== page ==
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RE: [wg-b] Preliminary Questions

I think we thought that starting out with famous marks would be easier; for
instance, it is probable that those entities might pay to be registered,
thus helping to offset the cost of developing such a database... 

Happy to talk more. Marilyn

-----Original Message-----
From: d3nnis [mailto:d3nnis@mciworld.com]
Sent: Monday, September 06, 1999 7:52 AM
To: Cade,Marilyn S - LGA; 'd3nnis'; Harald Tveit Alvestrand; Martin B.
Schwimmer; wg-b@dnso.org
Subject: Re: [wg-b] Preliminary Questions

Hi Marilyn --

Thanks for replying.  Yes, if this idea was yours, you deserve a prize,

(For some reason, my posts haven't gotten thru in the past, so my apologies
for the delay in

I really do believe that trademark holders would receive more protection
from a simple warning
mechanism than they would from a registration-blocking mechanism.  It would
allow non-exact matches to trigger a warning.

In addition, non-commercial domain name registrants like myself would
receive a modicum of protection and fair warning in the form of an alert
that said "if you're going to use this domain name, you'd better educate
yourself as to the legal restrictions imposed on you by applicable trademark
legislation and
case law."

One concern I have, also, is restricting this warning method to "Famous
Marks" only.  The Famous Marks concept was a necessary attempt to protect
foreign trademark holders who might need trademark protection in another
country.  Since cyberspace is by definition transborder space, all
trademarks are in jeopardy of encroachment.  So why not permit all of them
to participate in this mechanism?


> Dennis,
> One of the suggestions that I made some time ago was the creation of a
> which the registrars could check to see if it was a famous trademark name
> that companies could move on to other names.  That wouldn't stop those who
> seek to infringe, but it might save some time in other settings for those
> who are merely seeking to develop a new web site and are looking for
> possible "names". Is this something like you are describing?
> -----Original Message-----
> From: d3nnis [mailto:d3nnis@mciworld.com]
> Sent: Monday, September 06, 1999 7:12 AM
> To: Harald Tveit Alvestrand; d3nnis; Martin B. Schwimmer; wg-b@dnso.org
> Subject: Re: [wg-b] Preliminary Questions
> Hi Harald,
> Sorry, your statement isn't accurate.
> Domain names alone are not trademarks in US statutes or in  case law.
> Infringement cases have required that the site itself contain infringing
> content.  In other words, it is the way the name is used, not the name
> itself, that determines whether infringement is occurring.  Numerous court
> decisions (including the recent Avery Decision) have clearly drawn this
> distinction.  (I know there are cases where foreign registrants have had
> default judgments because they failed to appear in court --  but those
> in no way change trademark statutes or case law.)
> If a domain name alone were capable of infringement, then a lot of
> private speech referring to a trademark would also be infringement.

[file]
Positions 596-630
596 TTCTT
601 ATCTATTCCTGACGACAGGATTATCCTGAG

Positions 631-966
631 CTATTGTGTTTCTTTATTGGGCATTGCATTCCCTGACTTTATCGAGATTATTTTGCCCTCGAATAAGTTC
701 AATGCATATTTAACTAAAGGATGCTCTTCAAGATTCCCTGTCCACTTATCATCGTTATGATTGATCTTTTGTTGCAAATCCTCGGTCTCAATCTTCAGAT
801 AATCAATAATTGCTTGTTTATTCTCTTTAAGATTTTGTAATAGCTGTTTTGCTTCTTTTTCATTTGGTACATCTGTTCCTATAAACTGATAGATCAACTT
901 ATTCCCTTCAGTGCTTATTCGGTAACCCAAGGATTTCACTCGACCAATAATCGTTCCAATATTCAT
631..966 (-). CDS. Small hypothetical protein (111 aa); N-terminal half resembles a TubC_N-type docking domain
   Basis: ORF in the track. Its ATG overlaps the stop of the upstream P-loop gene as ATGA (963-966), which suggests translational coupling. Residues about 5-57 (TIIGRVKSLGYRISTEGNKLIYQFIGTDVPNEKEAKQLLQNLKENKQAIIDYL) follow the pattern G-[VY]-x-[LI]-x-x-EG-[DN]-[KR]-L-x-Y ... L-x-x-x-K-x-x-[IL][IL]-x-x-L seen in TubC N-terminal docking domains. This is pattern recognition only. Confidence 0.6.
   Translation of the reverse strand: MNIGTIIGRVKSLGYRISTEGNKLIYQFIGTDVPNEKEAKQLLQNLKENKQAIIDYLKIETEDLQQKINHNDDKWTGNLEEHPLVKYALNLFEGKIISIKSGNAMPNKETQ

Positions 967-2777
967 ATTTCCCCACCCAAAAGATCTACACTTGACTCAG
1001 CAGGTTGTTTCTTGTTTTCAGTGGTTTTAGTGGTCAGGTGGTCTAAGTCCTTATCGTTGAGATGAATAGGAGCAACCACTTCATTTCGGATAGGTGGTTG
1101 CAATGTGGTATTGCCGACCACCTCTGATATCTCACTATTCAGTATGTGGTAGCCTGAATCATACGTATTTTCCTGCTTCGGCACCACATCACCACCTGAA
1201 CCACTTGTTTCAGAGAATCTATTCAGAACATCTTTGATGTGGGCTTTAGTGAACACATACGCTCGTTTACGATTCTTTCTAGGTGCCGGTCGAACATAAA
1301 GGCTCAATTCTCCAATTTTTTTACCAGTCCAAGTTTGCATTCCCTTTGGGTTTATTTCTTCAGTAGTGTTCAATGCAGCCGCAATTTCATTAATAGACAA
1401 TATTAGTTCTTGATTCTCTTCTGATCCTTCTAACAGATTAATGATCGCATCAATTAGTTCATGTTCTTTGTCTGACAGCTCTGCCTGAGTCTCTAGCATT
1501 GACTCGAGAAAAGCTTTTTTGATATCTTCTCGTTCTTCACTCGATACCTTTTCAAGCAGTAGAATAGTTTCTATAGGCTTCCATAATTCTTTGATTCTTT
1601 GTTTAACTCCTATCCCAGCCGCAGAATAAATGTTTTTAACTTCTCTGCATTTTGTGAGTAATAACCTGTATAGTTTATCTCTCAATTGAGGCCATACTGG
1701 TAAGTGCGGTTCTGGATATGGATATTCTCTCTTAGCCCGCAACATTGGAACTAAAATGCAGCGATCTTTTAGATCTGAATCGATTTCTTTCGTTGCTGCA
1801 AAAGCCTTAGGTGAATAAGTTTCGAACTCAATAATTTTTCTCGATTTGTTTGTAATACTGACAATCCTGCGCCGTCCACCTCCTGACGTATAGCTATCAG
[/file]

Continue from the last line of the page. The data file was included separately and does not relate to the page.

> But apart from our disagreement, may I ask about something where we may
> agree?  I do agree with Eileen and
> others that I as a consumer receive a measure of protection and quality
> control via the legal protection of trademarks.
> Why shouldn't we consider a "warning" method in which we give registrants
> warning that they may be encroaching on a name that has trademark
> protection.  This would allow trademark holders to survey registrations
> monitor sites, but not per se bar a registration prior to an actual use of
> the name in an infringing context.
> I think this would give greater protection to trademark holders, because
> would allow an infinite variey of non-exact matches on their name, whereas
> registration-blocking mechanism has to meet more carefully defined legal
> standards.
> >Dennis

> ----------
> > At 02:32 06.09.99 -0700, d3nnis wrote:
> > >Re:
> > >
> > >
> > > > >Famous marks are protected by the Paris convention and the TRIPS
> > agrement;
> > > > >international law recognizes them, so it's a question of setting up
> > > > >mechanisms to protect the rights they already have.
> > >
> > >Domain names are not trademarks.  They have no trademark status, and
> > >are not protected by the existing Famous Marks treaties.
> >
> > Domain names have been considered to constitute infringement upon both
> > Famous Marks and Trademarks. See court cases referred to earlier on the
> list.
> >
> >
> > >The only way this group can "extend protection" to them is by proposing
> > >new law to the proper sources of international law -- which offhand
> > >highly improper to me.
> > >
> > >We would be on far more solid ground by asking all signatories to PARIS
> > >and TRIPS to
> > >submit their famous marks lists to us, and asking registries to do a
> > >check and issue a
> > >trademark "encroachment" warning.
> >
> > :-)
> > One of the more amusing documents presented at the WIPO Experts' meeting
> > was the book "Famous marks in Japan". There are around 10.000 of them, I
> > think, counting both logomarks and textmarks. (I still have it, but not
> here)
> >
> > Most of them were totally unknown in Norway.
> > There is no current, acknowledged list of famous marks to check against.
> > (Yes, I know, I have a twisted sense of humor :-)
> >
> >                               Harald
> >
> > --
> > Harald Tveit Alvestrand, Maxware, Norway
> > Harald.Alvestrand@maxware.no
> >